Mediterrano fills niche in North Hills
It's not easy to convey the beautiful Greek Isles to cloudy Pittsburgh, but the Erdeljac family of Ross has accomplished just that with Mediterrano.
Walls are painted the lush color of an island sunrise and hold lovely pictures of Greek scenery. Real and not-so-real Greek artifacts sit on the newly tiled floor and in corners. Tables are set simply, with white cloths and silverware. Strains of Greek music fill the air as owner and executive chef Frank Erdeljac shows visitors around the five-month-old eatery, which seats just 24 diners.
"I want people to feel that they're in a sun-soaked Greek estiatorio," says Erdeljac, 58, whose wife, Katina, is the daughter of Greek immigrants. They have two children, Helena and Michael. "I want folks to get the feel for the warmth of the Greek isles through food, music and architecture. And because family is the most important facet of our lives, I want diners to feel like they're guests in my home."
Mediterrano transpired when the Erdeljacs realized that the North Hills was overrun with Italian restaurants, and that there was a niche for a Greek restaurant. The idea simmered in their minds for years, as they pondered the possibility of opening a place that served mostly Greek cuisine, with a smattering of other Mediterranean dishes.
Katina, an excellent cook, had many delicious family recipes she wanted to share, Frank Erdeljac says. Helena, 21, had studied in Greece her junior and senior years at Duquesne University, and her parents discovered other authentic recipes in their visits to her in Greece.
They finally decided to buy the old Uni-Mart on Babcock Boulevard in Ross, and spent two years transforming the sapce into a charming restaurant that features fresh, local ingredients married with exotic Grecian spices. Erdeljac, and strapping son Michael, 17, even built the wood-burning oven themselves. The flames from the oven readily can be seen from the street.
"We did not want Americanized Greek food," Erdeljac says. "This is simple, rustic, authentic Greek cuisine, made from scratch."
The menu, printed on parchment paper, features small-plate appetizers such as hummus, spanakopitakia, kalamata tapenade, skordalia (garlic and potato-almond spread with warm pita), taramosalata (fish-roe mousse), stuffed grape leaves and saganaki (Greek cheese flambeed with brandy and finished with fresh lemon vinaigrette).
Pitsas and flatbreads include gyros, spanakis (spinach, feta, mozzarella, provolone and bechamel white sauce), and kotopoulo manitari (portobella mushrooms, marinated chicken, roasted red peppers and mozzarella). Diners might create their pitsas from many toppings.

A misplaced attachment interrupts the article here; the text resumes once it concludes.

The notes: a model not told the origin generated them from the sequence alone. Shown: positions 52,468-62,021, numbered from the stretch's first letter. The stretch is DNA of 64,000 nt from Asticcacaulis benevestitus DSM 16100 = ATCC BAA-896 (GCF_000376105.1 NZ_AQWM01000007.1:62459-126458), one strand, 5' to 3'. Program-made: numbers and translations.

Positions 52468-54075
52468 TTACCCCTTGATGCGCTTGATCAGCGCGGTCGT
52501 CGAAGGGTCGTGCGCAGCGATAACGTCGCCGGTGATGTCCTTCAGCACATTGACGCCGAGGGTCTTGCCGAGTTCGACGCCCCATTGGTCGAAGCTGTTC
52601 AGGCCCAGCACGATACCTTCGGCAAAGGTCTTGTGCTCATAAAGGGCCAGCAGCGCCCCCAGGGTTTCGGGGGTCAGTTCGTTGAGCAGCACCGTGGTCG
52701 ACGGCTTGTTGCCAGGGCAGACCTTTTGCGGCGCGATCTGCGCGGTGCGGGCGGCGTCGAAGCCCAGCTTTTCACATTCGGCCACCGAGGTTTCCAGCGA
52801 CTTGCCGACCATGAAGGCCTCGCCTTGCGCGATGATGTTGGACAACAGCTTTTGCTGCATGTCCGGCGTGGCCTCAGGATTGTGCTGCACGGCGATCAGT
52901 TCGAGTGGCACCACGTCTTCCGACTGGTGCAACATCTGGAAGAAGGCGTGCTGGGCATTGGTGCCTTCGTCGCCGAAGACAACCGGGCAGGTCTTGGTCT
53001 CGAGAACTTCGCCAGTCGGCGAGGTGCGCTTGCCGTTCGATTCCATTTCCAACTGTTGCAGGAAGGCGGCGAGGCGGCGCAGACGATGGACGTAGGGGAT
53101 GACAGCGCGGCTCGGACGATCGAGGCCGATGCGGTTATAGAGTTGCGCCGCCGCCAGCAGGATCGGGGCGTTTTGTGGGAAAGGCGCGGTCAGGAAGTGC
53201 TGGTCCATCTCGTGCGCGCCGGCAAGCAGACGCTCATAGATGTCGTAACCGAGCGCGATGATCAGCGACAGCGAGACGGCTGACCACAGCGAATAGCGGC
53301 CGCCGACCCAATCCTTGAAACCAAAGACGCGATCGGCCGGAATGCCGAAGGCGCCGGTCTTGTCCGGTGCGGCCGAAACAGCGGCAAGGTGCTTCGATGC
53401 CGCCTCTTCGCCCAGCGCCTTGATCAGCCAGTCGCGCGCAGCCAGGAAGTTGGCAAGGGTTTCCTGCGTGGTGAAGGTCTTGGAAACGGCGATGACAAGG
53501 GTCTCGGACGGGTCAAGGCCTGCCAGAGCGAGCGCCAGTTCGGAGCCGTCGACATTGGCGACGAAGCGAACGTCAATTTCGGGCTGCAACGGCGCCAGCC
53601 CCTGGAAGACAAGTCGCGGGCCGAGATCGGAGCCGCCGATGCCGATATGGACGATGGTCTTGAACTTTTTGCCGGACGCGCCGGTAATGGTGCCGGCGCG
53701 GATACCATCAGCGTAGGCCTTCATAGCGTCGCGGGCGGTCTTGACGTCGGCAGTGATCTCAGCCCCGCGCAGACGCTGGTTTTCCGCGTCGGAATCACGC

Skewered meats and seafood are offered alongside sandwiches, salads, and entrees. Entrees include moussaka (layered eggplant and potatoes), stifado (braised beef with tomatoes and pearl onions), sinigrida (pan-seared red snapper served over sauteed spinach and pine nuts) and several lamb dishes.
Erdeljac is proud to serve only Elysian Fields Farm lamb, and says that lamb is their main meat.
"Elysian Fields lamb is the most wonderful-tasting lamb -- it tastes like lamb you can get in Greece," says Erdeljac, who works in the orthopedics field. "There's only one steak on the menu, because there are no cows in Greece."
Erdeljac, the son of Croatian immigrants, learned how to cook in his mother's kitchen on the North Side. He comes from a big cooking family, he says, and, ironically, met his Greek wife at the Croatian Club on the North Side in the late 1970s.
"We met at the same club where my parents met," he says with a chuckle. "We married in 1983 at the Greek Orthodox Church on the North Side, in front of 600 guests, and it was just like the movie "My Big Fat Greek Wedding."
Although Erdeljac cooked and tweaked every recipe before putting it on the menu, he does rely on head chef Ben Swiger to execute the recipes flawlessly. Son Michael serves as a sous chef.
"When Chuck Noll drafted players, he went for the best available athlete," Erdeljac says. "I had the same thought process when hiring chefs. I wanted young talent with fire and passion."
Business has been booming since opening in December, and Erdeljac credits the success with not only excellent food, but exceptional customer service.
"I tell my staff that I want every person to say "wow" when they leave," he says. "We treat each guest as they are the most important guest in the restaurant. We are sharing the zest of life with customers -- enjoying good things, good food and good company."
Frank Erdeljac of Mediterrano in Ross is sharing his simple and hearty fish casserole, Psari Plaki, because he feels this dish best represents what Greek food is about.